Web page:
Few genres are as limited as praise and worship. Praise and worship is a sub-genre of contemporary Christian music and let me tell you right now, will generally not be of any interest to anyone who does not share the faith.
Praise and worship has not only the lyrical restrictions (after all, it is being sung directly to Jesus) but it also needs to be something a church congregation can sing. Considering most church congregations have a wide variety of members with varying musical abilities, generally, simpler songs with easy, catchy choruses are more desirable than not.
Since the goals of praise and worship music are completely different from regular music (even regular Christian music) it hardly seems fair to judge the genre on the same criteria as other genres. Yet that does change the fact that, even as a Christian, I don't really find a lot to like about praise and worship. Why would I want to listen to a band ripping off U2 when I can listen to Sufjan Stevens?
Along comes Thomas Torrey who comes and proves that just because songs need to be something a congregation will have an easy time singing along with that they don't need to be simple with epic U2 choruses.
Torrey gets things started with an all voices raised in harmony foot-stomper, "The God of Jacob is Our King." It reminds me of something that the supergroup Cush would have done on their Spirituals EP. It has a gospel swagger while feeling really earthy at the same time. It kicks things off to a much-needed great start.
While that same shuffle-and-clap effect disappears Torrey still throws musical surprises at the listener. "Father Hear My Half-Hearted Moans" has a great blues riff and funky bass work which, combined with the mumbled verses, comes off as being the closest thing to Primus-inspired that the praise and worship genre has ever seen. The chorus pulls a natural break from that, although the guitars continue to rip.
Other tracks are more atmospheric, threatening to tread too heavily into the aforementioned U2 territory. However, such as with "At Your Feet," they retain the laid back atmosphere rather than selling out to the huge chorus. Sure, there is a chorus, but it avoids Bono mimicry.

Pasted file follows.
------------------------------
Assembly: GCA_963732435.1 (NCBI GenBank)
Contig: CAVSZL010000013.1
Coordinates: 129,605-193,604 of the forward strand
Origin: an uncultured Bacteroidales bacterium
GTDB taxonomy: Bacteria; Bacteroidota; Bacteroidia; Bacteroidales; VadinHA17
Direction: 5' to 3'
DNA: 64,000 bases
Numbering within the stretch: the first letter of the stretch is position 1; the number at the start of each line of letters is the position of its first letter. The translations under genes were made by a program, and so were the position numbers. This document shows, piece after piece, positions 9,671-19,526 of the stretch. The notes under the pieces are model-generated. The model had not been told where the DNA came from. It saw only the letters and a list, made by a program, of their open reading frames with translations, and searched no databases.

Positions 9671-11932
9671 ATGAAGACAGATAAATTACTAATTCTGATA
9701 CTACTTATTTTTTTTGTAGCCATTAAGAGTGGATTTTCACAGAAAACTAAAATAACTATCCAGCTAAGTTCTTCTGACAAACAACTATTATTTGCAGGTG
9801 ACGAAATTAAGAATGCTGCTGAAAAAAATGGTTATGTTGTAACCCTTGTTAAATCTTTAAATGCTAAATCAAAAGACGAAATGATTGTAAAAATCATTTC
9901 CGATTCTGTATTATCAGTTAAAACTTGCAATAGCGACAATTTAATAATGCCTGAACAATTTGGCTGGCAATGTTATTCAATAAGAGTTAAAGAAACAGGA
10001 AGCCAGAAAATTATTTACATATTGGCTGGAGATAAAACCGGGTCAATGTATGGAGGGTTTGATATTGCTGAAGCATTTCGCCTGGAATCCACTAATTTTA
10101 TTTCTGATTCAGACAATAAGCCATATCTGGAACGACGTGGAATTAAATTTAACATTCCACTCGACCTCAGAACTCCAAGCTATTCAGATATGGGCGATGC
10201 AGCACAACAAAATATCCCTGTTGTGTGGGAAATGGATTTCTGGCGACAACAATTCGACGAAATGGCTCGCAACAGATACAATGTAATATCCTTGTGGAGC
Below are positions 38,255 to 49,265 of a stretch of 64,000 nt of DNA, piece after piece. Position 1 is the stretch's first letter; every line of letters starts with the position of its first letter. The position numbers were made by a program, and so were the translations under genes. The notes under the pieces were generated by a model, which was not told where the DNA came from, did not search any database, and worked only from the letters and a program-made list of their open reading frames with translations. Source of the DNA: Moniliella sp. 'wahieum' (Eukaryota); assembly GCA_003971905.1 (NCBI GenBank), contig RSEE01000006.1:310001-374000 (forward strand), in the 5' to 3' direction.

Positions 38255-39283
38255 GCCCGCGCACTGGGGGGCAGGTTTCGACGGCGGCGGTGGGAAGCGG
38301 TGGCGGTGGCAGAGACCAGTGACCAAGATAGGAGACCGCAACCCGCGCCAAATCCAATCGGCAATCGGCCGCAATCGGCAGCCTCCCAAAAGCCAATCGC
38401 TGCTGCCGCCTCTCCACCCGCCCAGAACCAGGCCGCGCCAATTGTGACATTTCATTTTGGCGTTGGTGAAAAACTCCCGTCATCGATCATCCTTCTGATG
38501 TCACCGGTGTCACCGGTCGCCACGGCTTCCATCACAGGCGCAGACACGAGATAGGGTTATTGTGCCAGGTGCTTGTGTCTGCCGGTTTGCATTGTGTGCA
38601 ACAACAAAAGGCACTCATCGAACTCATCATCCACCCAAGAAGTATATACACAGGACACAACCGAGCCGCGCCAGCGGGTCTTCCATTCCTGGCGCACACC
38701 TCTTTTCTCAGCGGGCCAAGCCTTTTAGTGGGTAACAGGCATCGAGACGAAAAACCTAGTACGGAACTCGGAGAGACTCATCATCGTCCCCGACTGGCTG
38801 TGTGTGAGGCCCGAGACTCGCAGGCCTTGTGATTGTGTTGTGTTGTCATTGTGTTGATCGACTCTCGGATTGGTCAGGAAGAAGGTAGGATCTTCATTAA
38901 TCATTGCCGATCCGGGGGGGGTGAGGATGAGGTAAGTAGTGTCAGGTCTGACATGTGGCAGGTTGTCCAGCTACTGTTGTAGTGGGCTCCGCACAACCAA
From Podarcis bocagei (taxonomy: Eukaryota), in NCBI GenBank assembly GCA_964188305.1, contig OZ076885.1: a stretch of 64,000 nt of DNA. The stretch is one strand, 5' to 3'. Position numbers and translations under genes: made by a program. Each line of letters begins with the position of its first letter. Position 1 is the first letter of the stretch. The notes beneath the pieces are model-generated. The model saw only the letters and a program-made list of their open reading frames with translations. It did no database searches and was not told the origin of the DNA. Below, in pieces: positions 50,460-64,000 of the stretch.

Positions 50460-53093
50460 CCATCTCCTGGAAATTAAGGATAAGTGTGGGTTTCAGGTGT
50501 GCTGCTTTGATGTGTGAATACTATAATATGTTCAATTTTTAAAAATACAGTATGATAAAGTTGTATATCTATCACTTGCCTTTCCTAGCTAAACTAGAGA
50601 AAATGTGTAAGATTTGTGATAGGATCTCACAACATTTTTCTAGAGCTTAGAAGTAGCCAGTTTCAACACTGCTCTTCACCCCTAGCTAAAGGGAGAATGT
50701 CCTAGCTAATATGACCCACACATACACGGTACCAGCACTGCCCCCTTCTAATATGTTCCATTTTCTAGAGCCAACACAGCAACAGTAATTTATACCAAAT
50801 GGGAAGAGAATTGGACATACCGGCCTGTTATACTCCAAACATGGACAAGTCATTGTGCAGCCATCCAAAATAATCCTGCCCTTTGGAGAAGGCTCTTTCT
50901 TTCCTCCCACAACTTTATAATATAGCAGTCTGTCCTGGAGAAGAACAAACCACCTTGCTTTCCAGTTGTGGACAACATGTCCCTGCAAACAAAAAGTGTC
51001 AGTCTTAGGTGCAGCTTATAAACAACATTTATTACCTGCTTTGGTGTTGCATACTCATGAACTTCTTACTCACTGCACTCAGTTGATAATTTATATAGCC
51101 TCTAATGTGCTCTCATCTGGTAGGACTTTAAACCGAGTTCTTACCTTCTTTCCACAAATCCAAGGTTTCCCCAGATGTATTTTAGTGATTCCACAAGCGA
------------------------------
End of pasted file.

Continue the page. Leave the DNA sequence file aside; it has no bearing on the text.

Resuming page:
What really help the album are the little flourishes. The nice piano on "Don't Let Me Wander On" is just a simple little touch. The song could have seemed complete without it. But with the piano it is easy to realize how naked the track would have been without it. A lot of the tracks have little, spotlight-avoiding touches which just really separate the album from others in the genre.
Not all is good in Torrey land. His voice has a tendency to sound generic and bland. It's not apparent on every track (like the excellent aforementioned "Father Hear My Half-Hearted Moans"), but it us an unfortunate reoccurring problem. His voice sounds ready-made for a praise and worship leader. Thankfully his overall skill in composing interesting music keeps it from being a huge distraction.
This Slight Momentary Affliction will not make a non-Christian interested in the praise and worship sub-genre. However, for those who want something with more meat than is normally presented in the genre, Thomas Torrey's first CD should be checked out.
The album is on iTunes or go to www.thomastorrey.com for other purchasing options.